“I’m very thankful for the program,” says Desiree Di Gerolamo, a single mother who is a third year sociology major with a concentration in criminology and social justice. “My grades have been really good so I can tell it’s given me time to focus on my studies.”

“With any student-parent, childcare is essential for both work and school, so they are better able to focus on their studies,” says Catherine Scott-Little, professor in the Department of Human Development and Family Studies (HDFS) and director of the birth through kindergarten graduate program. “I see some students who even bring their children to class because they don’t have childcare. When there’s childcare available, they can attend classes more regularly and even take on a part-time job if that’s something they want to do.”

Di Gerolamo transferred to UNCG from a school in California and says finding childcare for her 1-year-old daughter was a concern.

“With her age, she depends more on me, and she clings to me. I was nervous thinking that I wouldn’t be able to get childcare and go to school,” says Di Gerolamo, who can focus on her schoolwork thanks to Project ACCESS.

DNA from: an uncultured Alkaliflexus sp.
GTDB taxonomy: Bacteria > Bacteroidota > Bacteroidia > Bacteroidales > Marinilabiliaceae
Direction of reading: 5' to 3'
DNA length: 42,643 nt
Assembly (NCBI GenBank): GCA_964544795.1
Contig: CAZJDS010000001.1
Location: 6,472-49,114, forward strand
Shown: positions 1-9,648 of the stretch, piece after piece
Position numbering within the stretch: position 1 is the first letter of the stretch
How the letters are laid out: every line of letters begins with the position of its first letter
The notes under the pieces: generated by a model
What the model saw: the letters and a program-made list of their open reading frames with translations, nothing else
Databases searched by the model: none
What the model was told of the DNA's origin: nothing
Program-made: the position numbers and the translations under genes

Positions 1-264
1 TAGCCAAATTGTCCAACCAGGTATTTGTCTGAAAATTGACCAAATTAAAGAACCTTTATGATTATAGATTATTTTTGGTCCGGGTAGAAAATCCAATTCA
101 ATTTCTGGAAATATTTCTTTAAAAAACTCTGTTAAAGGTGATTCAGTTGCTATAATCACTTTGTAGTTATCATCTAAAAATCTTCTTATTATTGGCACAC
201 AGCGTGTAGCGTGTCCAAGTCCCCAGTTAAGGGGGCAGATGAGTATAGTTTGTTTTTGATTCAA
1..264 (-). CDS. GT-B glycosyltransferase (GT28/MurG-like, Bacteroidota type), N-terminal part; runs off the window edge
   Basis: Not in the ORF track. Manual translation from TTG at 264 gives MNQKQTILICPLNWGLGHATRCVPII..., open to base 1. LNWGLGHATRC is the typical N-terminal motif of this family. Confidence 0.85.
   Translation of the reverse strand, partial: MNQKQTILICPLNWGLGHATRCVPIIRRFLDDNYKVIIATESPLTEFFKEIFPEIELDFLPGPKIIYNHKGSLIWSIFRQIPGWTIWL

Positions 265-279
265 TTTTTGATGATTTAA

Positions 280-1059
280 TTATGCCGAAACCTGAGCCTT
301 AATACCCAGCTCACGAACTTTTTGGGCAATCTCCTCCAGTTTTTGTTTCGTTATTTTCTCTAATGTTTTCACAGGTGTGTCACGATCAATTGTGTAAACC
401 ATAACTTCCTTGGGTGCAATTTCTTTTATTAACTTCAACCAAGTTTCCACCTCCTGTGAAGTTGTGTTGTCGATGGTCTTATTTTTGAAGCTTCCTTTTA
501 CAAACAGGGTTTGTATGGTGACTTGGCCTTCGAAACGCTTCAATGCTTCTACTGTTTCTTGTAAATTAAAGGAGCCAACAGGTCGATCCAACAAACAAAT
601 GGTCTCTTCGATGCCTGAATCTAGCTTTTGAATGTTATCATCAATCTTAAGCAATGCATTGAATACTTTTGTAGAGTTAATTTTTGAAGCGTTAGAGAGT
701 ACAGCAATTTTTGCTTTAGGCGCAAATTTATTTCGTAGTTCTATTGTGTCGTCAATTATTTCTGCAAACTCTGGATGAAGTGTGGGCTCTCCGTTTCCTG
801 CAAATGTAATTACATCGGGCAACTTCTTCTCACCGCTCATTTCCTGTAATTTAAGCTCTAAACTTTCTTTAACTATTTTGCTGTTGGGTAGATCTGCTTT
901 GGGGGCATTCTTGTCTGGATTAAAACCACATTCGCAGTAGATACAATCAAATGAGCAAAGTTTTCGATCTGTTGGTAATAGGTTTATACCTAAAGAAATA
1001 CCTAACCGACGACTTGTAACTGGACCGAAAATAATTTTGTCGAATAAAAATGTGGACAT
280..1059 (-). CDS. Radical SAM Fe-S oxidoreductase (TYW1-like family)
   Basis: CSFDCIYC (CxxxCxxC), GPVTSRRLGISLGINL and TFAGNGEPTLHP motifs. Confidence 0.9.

IT’S ALL IN THE NAME

Christie Tongier is the director of the UNCG Childcare Education Program and an assistant professor in the Department of Human Development and Family Studies.

At the center of the grant program, as it’s named, is access – something CCEP staff say continues to be an issue for families.

“One thing that we know is space for younger children and infants is always the hardest to find,” says Christie Tongier, director of CCEP and an assistant professor in HDFS. “There just aren’t as many spaces as the community needs.” With the shortage of childcare, Project ACCESS is especially important for student-parents with limited resources to pay for childcare.

UNCG’s CCEP has served families for more than 90 years and currently enrolls up to 85 children from ages 12 weeks to 5 years old. The program not only provides childcare but is a learning space for UNCG undergraduate and graduate students in child development, early childhood education, and other related fields.